Heritage

Dobson Mine Disaster, West Coast : the funeral procession of four of the victims is shown enetering the Karoro Cemetery, Greymouth.

Dobson Mine Disaster, West Coast : the funeral procession of four of the victims is shown enetering the Karoro Cemetery, Greymouth.

Dobson Mine Disaster, West Coast : the funeral procession of four of the victims is shown enetering the Karoro Cemetery, Greymouth.
[5 Dec. 1926]

On 3 Dec. 1926, about 3.05 a.m., two explosions left the Dobson coal mine engulfed in fire and 9 men trapped within. The explosions were of such terrific force that some houses neighbouring theolliery had their windows broken and their roofs pierced. About 90 minutes after the initial impact, a rescue party was able to descend to the winch-house and four men were discovered. Although only one was dead on arrival the other three perished at later stages. The opening of the mine was eventually sealed to suffocate the raging fire which was preventing the continuation of the rescue operation. More explosions, however, blew out the stoppings and the only alternative left was to flood the mine. The mine had been inspected two weeks earlier and no defects had been reported. The directors of the Grey Valley Colleries Ltd could not explain the explosion. It was generally thought to have been the result of a buildup of gases. Robert Hunter, James Richards, John Lindsay and Eric Ashton died in the disaster. Special trains brought hundreds of people from the surrounding districts and altogether over 4000 gathered to pay their respects at the graveside. The procession was headed by the Greymouth and Runanga Municipal Bands playing the Dead March, followed by members of various lodges and local bodies, mine representatives and the the general public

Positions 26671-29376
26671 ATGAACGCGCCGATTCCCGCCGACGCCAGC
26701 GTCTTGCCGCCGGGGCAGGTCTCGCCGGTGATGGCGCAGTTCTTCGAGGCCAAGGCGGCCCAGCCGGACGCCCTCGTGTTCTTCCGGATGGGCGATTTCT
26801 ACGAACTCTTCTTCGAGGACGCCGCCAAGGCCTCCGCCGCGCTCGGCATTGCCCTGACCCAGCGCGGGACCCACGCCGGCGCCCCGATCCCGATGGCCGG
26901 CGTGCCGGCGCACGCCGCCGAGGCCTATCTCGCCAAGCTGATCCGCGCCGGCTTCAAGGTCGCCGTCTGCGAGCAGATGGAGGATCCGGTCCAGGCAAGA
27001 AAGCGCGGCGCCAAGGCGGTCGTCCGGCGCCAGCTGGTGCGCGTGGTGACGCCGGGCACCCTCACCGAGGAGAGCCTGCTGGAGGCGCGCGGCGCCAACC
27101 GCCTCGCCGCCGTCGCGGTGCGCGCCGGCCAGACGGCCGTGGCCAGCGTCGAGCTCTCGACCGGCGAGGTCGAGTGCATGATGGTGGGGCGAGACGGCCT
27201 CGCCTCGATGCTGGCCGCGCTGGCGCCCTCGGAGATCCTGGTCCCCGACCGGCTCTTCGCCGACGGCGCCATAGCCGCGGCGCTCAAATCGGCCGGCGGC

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File Reference CCL PhotoCD 6, IMG0032

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